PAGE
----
Bill at Big Oak Flat House on Cement Blocks

Bill at Big Oak Flat House on Cement Blocks

The water in the shower started off orange.  There was a frog in the shower once. Imagine my naked reaction to THAT!

And the doctor in Sonora told me he would not drive the 2 hours “up the hill” to deliver the baby.

“I need to go home,” I wailed.  I could not imagine birthing a child in such circumstances.  So Bill sent me home.  But once home I could not imagine having the baby without Bill there so I went back (Poor Bill).  Our son was born at the bottom of the hill in a small hospital and there were no mishaps. The only problem was it was going on winter.

I hung Corky’s cloth diapers on a line and they froze.  Then he got a recurring rash which I later learned was from me bleaching his diapers.

Or how about the time there was a blizzard and the heat went off!  This muttering mother trudged a mile (well, not really a mile) carrying a wrapped up infant through a blizzard to the landlady’s house.  Before you issue condolences, I may be slightly exaggerating.  It was a snow storm though and I did have to leave that freezing house to get help.

Bill and I roamed a few more months around the wilderness with our new son.  Everything we owned was packed into a Dodge station wagon, and again I cried.

“We need to have a home!  We need roots! We have a child now.  We have responsibilities!”

And so it was we returned to the city dwellers’ life.

Looking back in time, those Wilderness Days were our “Salad Days” of adventure, the good times, the young years, the experiences that left us with stories to tell.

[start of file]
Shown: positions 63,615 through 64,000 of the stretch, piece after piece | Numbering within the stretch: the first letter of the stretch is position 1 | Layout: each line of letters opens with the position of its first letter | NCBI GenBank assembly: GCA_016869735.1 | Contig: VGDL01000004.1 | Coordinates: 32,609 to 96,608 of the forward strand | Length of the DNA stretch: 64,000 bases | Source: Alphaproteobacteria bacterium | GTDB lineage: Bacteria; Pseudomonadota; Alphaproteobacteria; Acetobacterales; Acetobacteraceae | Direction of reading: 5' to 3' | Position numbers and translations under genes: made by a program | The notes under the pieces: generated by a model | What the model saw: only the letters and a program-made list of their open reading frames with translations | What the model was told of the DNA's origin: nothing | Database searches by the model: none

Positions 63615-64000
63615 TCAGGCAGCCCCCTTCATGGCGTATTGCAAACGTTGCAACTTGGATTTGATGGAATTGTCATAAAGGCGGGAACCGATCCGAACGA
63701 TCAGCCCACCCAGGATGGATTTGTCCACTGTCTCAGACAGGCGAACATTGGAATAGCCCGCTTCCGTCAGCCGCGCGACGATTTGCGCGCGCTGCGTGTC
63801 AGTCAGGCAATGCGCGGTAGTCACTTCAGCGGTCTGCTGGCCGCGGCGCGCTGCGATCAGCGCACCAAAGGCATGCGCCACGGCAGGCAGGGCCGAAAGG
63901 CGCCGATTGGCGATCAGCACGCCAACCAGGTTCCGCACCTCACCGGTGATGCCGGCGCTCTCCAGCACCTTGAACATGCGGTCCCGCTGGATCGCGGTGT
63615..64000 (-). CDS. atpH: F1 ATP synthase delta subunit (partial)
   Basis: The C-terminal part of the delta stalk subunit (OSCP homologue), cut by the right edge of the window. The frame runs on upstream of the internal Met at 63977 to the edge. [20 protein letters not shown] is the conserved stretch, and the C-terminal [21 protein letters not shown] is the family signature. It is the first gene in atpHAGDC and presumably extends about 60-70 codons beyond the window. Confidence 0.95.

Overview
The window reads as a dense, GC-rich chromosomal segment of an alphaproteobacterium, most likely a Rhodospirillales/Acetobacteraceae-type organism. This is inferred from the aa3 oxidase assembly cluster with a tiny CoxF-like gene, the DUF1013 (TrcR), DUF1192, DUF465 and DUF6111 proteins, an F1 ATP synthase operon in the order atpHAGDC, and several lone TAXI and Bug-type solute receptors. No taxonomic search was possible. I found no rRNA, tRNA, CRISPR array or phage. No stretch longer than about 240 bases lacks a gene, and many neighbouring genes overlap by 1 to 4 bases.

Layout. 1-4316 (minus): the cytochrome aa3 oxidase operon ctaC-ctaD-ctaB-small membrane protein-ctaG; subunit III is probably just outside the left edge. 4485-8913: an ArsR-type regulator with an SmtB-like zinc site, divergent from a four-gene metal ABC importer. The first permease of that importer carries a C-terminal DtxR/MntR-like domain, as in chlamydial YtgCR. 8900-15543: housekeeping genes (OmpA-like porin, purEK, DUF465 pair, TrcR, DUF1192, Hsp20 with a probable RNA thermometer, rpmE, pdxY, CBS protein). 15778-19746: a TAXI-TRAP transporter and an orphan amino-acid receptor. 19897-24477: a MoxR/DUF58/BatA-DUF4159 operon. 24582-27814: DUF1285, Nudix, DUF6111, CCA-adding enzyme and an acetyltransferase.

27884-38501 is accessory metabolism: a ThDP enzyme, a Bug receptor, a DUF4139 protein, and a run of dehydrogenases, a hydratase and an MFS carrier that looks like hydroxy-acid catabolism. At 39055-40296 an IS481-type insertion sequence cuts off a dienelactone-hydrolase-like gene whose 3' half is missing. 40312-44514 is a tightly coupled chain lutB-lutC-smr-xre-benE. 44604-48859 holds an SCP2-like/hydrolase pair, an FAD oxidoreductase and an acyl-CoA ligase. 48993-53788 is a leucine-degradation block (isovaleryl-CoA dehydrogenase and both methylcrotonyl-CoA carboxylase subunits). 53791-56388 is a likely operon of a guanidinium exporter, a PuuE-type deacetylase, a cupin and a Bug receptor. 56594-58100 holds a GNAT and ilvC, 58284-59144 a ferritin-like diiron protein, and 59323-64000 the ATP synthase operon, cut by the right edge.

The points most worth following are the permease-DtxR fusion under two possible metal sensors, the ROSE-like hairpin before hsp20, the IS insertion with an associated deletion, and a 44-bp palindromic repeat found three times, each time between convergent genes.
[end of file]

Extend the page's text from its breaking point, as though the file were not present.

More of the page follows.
Those years had so much impact  that I now think of them as a rehearsal for our eventual big move to country living in the Shenandoah Valley of Virginia (where we are now) with other stories to tell.

But I often think that if only I had known then what I know now, I would never have needed to go home.

 

 

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Beautiful Noche Good One

My niece lives in the city.

“How does your dog get exercise?”  I asked.

“We walk together and she is always on a leash,” said Judi.

I live in rural Virginia – in a place where the land stretches unbothered by human clutter for many acres, first over a sunny hillside and then through a forest primeval.  Bill keeps a wide swath open by clearing fallen trees and limbs and even mowing with his big tractor, where mowing is possible.

We once shared our home with other beloved critters who roamed this path, and Bill even built a little bench where we could sit and listen to the birds sing.  The critters (all the dogs and horses) lived long but have long since gone.  The last was Rozie the rescue dog we lost in October.

We are without critters now and missing them all, sometimes still crying.

Then Judi called.

She asked if we would consider taking care of her German Shepherd, Noche, for two weeks.

Of course Noche is here now!  And her first day walk was free!

No leash.  No collar.  No restraints.

The land, the forest, and the hill top were all hers!

And she ran high speed, body outstretched, like a jaguar in full gear,

And sprinted just far enough ahead to keep us in sight, then stopped and waited.

“Is this o.k.?” she seemed to ask.  “Why aren’t you running too?”

And off she would go again dashing, leaping, almost flying with an observable exuberance, bounding across the hillside and through the woods.  My laughter covered a kind of swelling irrepressible joy in my heart.  Her leaping and sprinting shouted a doggie cry of “Look at me!  I’m running free!”

Tonight Noche is relaxed snuggled up on her bed at the foot of my bed.  She is mellow after a good dinner.

Noche Abed 2

 I hope she knows that here lies safety, warmth and love.

 I hope she is reliving her adventure running wildly unleashed in a dream come true.

And I hope she thinks this is a doggie spa where tomorrow she can once again run free.

Am I dog sitting?

What do you think?